I started writing again before I could walk properly, clawing at a sense of normalcy—trying to convince myself that my life wasn’t completely different. Despite the fatigue and the fact that I couldn’t actually sit upright for more than five minutes at a time, it went well. The great thing about many newborns is that they’re basically potatoes. You can stick them next to you wherever and they’ll sleep.*
It didn’t last long. He started to wriggle, to roll, to play, to peep, to crawl, to stand, to walk. Every few weeks, our pattern shifted. And we quickly figured out that it’s a hell of a lot easier to move a desk than convince a hyper toddler that just because you can REACH the keyboard, doesn’t mean you should SMASH ALL THE KEYS.
So here are the office configurations I’ve gone through, as the baby has gone from a potato that poops to a cat-tackling, phone-stealing, music-obsessed tornado.
The new desktop model is working out well.
Pros: Sleeps a lot. Can’t escape. Few opinions.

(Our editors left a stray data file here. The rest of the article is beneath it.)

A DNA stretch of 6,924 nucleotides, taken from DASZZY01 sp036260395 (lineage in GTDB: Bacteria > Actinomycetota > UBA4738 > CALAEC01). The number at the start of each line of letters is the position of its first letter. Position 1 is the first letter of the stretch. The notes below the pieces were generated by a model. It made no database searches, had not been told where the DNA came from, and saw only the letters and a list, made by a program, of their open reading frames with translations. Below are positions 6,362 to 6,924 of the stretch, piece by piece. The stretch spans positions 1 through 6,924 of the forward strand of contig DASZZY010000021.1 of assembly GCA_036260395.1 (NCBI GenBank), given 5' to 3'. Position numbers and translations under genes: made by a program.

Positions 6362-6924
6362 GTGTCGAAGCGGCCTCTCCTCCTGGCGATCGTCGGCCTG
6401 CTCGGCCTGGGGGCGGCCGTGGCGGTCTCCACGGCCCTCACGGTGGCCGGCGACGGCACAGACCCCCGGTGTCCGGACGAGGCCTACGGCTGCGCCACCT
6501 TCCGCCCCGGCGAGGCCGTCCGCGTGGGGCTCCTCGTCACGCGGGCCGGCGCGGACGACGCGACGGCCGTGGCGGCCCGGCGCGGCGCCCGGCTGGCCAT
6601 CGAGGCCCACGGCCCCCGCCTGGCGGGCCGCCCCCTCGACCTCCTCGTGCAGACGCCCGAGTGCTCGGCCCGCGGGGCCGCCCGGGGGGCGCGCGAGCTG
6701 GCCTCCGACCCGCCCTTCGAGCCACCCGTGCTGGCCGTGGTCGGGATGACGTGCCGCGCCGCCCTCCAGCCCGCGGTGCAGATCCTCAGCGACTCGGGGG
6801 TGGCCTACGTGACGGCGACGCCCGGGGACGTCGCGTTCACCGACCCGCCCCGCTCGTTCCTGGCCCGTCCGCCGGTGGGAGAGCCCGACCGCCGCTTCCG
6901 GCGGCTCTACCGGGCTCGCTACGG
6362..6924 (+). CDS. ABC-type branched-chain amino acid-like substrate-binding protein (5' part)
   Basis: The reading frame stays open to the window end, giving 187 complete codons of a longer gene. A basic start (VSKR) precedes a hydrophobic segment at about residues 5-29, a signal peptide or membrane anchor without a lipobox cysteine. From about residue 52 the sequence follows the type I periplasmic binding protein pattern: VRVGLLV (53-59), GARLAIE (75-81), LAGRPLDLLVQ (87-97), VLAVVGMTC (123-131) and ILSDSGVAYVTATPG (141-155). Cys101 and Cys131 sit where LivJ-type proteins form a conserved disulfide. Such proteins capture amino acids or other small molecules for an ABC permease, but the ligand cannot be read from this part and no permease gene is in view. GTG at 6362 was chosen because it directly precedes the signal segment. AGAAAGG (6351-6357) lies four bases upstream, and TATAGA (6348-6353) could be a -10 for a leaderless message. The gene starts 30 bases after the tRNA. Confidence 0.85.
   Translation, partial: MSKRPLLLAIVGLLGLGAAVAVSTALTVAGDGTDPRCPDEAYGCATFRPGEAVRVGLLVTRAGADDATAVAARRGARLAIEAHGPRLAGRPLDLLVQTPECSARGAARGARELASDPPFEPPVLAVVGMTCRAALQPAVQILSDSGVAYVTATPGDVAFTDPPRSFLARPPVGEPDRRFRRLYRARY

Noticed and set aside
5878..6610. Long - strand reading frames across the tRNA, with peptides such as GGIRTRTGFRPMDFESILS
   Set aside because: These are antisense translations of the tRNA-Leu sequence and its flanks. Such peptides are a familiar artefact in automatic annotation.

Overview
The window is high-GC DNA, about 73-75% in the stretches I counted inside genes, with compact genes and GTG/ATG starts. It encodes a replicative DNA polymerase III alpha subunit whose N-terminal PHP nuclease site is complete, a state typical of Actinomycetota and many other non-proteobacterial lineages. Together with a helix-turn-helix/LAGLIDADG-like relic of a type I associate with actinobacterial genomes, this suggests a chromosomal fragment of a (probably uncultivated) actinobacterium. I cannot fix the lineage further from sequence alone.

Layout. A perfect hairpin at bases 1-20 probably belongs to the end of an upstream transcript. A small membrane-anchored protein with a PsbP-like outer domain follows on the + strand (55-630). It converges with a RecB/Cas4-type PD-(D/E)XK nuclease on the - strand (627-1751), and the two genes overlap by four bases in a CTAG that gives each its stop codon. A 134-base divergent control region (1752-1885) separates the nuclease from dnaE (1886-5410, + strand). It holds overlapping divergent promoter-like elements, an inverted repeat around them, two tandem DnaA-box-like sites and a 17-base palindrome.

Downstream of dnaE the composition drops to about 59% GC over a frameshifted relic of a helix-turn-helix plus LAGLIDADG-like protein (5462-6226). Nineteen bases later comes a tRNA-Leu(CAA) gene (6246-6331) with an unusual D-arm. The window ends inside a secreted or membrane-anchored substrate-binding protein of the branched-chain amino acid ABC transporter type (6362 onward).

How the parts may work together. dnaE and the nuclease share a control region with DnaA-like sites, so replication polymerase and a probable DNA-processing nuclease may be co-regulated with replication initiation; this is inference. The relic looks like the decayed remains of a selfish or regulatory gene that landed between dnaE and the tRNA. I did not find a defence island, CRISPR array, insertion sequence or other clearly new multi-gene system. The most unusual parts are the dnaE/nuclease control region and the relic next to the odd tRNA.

Cons: Complete, utter exhaustion. Newborns are kinda boring. Sitting hurts. Baby slings: why so complicated?
I probably shouldn’t have gone back to writing as soon as I did. But I needed to prove that I could, and newborns have the advantage of being easy to keep track of and prone to sleeping all day. I could prop Oberon** next to me just about anywhere and just write. We were living in the basement apartment of my parents’ house when he was born, but we’d taken over a ground floor bedroom, and I mostly wrote at their kitchen table (stairs being no bueno thanks to my baby’s bigass head).
(Safety note: don’t leave your baby on a table or asleep on a pillow. I was never out of arm’s reach; no babies were dropped in the making of this photo.)
With a newborn, make sure your set up is flexible. The baby’s going to nod off without notice, and you’re never going to know how much time you have before it’s off to the milk-fueled races again. If you have the benefit of a small, light laptop, get used to writing wherever you have a safe space to set both it and your baby down. But really? You have a newborn. If you can (I couldn’t), take some freaking time off. You deserve it.
Cinderella’s animal friends did shit for her. These guys just mooch.
Pros: Still a good napper. Is always right where you left him. Have now mastered hands-free nursing.
Cons: People look at you funny when they find you propping your keyboard on your kid’s legs, for some reason. Cat competes with him for lap time. This changing diapers thing is getting old.